Medical records allegedly sold for scrap did not include Social Security numbers, authorities say
No Social Security numbers, or specific medical or financial information was released when a Los Angeles County janitor allegedly sold 14 boxes of patient records to a recycling center, officials said Friday.
The Times reported details of the case, including the arrest of Robert Sanders, 55, in Friday's newspaper. He was charged this week with felony commercial burglary.
The files, which contained the names of 33,000 patients, addresses, phone numbers and medical record numbers, were sold for $40, according to L.A. County Sheriff's Department spokesman Steve Whitmore.
The privacy breach was discovered in late July when officials at Martin Luther King, Jr. Multi-Service Ambulatory Care Center in Willowbrook discovered files were missing from the facility, according to a news release Friday from county health and Sheriff's Department officials.
An investigation into the missing files led authorities to Sanders, who was among the custodians questioned about where the files had gone.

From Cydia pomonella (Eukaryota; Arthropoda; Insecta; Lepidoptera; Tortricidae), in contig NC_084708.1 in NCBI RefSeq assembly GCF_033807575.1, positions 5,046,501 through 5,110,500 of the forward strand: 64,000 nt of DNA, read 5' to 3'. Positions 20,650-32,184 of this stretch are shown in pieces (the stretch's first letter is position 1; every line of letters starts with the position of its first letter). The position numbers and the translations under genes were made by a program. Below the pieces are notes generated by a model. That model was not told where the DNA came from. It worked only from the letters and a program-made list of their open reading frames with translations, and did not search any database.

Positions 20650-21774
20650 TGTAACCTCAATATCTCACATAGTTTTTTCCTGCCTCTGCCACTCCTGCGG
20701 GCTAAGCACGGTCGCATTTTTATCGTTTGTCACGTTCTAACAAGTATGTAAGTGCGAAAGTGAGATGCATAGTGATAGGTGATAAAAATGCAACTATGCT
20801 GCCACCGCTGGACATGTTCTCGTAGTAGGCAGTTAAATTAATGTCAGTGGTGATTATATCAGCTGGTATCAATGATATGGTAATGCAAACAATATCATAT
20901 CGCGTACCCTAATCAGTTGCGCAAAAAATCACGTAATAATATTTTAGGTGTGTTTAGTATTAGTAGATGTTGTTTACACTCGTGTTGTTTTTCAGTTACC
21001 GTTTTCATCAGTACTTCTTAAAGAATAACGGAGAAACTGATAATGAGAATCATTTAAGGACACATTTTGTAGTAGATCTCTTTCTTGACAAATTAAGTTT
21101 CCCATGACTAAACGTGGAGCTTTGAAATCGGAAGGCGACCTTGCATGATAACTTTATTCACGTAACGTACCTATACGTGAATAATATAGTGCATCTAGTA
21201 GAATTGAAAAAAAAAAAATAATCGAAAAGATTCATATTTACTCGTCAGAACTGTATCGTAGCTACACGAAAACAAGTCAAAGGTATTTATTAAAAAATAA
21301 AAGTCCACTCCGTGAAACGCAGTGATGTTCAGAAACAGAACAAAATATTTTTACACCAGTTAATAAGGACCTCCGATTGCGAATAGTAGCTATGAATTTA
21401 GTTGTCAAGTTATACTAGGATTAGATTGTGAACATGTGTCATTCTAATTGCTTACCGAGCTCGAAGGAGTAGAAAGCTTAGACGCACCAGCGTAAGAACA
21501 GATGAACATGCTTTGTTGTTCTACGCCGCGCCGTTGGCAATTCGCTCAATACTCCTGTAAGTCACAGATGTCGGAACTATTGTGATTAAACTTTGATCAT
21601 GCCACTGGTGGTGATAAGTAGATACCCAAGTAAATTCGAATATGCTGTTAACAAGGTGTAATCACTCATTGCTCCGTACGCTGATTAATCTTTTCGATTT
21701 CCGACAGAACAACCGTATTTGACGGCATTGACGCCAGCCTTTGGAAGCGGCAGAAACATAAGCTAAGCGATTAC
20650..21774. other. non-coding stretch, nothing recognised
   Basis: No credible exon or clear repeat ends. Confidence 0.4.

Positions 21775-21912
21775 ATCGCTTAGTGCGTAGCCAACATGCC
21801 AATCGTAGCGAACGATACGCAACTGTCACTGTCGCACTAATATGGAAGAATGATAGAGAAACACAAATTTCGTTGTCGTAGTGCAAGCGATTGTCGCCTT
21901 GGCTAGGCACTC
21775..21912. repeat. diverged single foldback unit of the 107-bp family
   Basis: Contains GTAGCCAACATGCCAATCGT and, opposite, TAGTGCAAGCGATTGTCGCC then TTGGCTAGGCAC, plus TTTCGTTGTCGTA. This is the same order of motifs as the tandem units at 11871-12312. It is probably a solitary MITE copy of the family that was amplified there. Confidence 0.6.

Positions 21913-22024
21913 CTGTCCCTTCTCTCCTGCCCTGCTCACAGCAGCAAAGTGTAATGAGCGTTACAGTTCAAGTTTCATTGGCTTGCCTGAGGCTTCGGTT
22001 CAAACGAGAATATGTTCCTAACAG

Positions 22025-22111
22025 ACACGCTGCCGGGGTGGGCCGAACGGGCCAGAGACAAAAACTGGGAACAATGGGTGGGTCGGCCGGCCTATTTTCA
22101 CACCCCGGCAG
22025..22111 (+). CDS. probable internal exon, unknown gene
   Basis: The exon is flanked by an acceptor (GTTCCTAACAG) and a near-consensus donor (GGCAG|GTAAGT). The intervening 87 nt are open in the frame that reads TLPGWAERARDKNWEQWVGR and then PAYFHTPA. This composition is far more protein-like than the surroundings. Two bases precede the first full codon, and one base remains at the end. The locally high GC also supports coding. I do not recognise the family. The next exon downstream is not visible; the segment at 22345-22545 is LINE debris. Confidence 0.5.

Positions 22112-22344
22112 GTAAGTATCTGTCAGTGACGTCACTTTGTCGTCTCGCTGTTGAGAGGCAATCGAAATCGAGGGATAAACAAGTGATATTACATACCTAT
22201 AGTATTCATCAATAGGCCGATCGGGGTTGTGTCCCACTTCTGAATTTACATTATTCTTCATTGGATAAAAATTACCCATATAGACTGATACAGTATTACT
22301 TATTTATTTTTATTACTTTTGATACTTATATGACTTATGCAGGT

"One such employee confessed that he had personally taken the files to a recycling company for its paper value," according to the news release. "At that time, MLK-MACC referred the matter to the Sheriff who conducted a law enforcement investigation."
Beginning next week, anyone affected by the breach will be notified by mail, officials said Friday. The letter will contain instructions about steps to take to prevent any potential harm.
“We take patient privacy in this department very seriously," said Carol Meyer, head of operations for the Department of Health. “Despite measures previously employed by our facilities this unforeseen event occurred. In the wake of this unfortunate incident, we are redoubling our security measures to ensure the safety and integrity of patient information.”
Whitmore said authorities do not believe that Sanders had any intention to commit identity theft or reveal protected medical information.
Under the federal medical privacy law, known as HIPAA, protected information includes "demographic data" that "identifies the individual or for which there is a reasonable basis to believe it can be used to identify the individual," which may include names, addresses and other information that was contained in the documents taken from the clinic.
Read more: Janitor at L.A. County health clinic allegedly stole files for recycling money
-- Rong-Gong Lin II and Molly Hennessy-Fiske